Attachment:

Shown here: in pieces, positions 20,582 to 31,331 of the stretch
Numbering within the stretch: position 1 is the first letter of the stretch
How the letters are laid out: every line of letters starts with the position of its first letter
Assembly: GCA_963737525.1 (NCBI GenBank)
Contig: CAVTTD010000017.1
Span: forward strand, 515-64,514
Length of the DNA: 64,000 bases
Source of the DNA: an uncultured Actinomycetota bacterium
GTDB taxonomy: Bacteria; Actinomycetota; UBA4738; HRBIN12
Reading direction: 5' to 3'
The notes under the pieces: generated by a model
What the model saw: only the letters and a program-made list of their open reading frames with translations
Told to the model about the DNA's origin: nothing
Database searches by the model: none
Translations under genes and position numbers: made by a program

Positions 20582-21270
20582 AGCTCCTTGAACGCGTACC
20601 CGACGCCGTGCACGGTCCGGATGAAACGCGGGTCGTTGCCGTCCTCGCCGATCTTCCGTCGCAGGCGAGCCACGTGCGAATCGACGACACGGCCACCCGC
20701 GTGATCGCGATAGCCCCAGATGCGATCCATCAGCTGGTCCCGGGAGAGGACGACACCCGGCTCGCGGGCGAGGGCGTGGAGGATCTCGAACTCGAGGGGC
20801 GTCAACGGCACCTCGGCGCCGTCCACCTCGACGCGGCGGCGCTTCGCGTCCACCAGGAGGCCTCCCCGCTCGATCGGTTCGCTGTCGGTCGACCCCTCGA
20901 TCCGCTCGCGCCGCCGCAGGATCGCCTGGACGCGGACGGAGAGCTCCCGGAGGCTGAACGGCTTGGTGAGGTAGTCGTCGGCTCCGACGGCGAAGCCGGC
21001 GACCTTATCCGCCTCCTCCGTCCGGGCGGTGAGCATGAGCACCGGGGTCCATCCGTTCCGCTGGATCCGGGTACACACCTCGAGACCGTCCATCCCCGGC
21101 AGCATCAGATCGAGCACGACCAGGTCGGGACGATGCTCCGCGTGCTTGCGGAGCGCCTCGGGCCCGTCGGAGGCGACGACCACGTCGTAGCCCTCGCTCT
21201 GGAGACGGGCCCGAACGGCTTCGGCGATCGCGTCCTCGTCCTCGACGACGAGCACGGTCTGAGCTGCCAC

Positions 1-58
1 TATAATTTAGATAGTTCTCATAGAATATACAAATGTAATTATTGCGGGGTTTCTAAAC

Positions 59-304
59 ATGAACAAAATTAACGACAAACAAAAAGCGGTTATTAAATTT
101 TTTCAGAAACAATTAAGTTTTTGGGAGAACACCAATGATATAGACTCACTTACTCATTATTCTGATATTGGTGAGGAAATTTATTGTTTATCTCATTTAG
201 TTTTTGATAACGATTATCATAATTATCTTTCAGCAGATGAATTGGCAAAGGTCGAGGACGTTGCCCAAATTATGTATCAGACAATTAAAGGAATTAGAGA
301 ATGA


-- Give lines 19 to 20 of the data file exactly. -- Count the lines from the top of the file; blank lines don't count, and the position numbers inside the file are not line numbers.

20701 GTGATCGCGATAGCCCCAGATGCGATCCATCAGCTGGTCCCGGGAGAGGACGACACCCGGCTCGCGGGCGAGGGCGTGGAGGATCTCGAACTCGAGGGGC
20801 GTCAACGGCACCTCGGCGCCGTCCACCTCGACGCGGCGGCGCTTCGCGTCCACCAGGAGGCCTCCCCGCTCGATCGGTTCGCTGTCGGTCGACCCCTCGA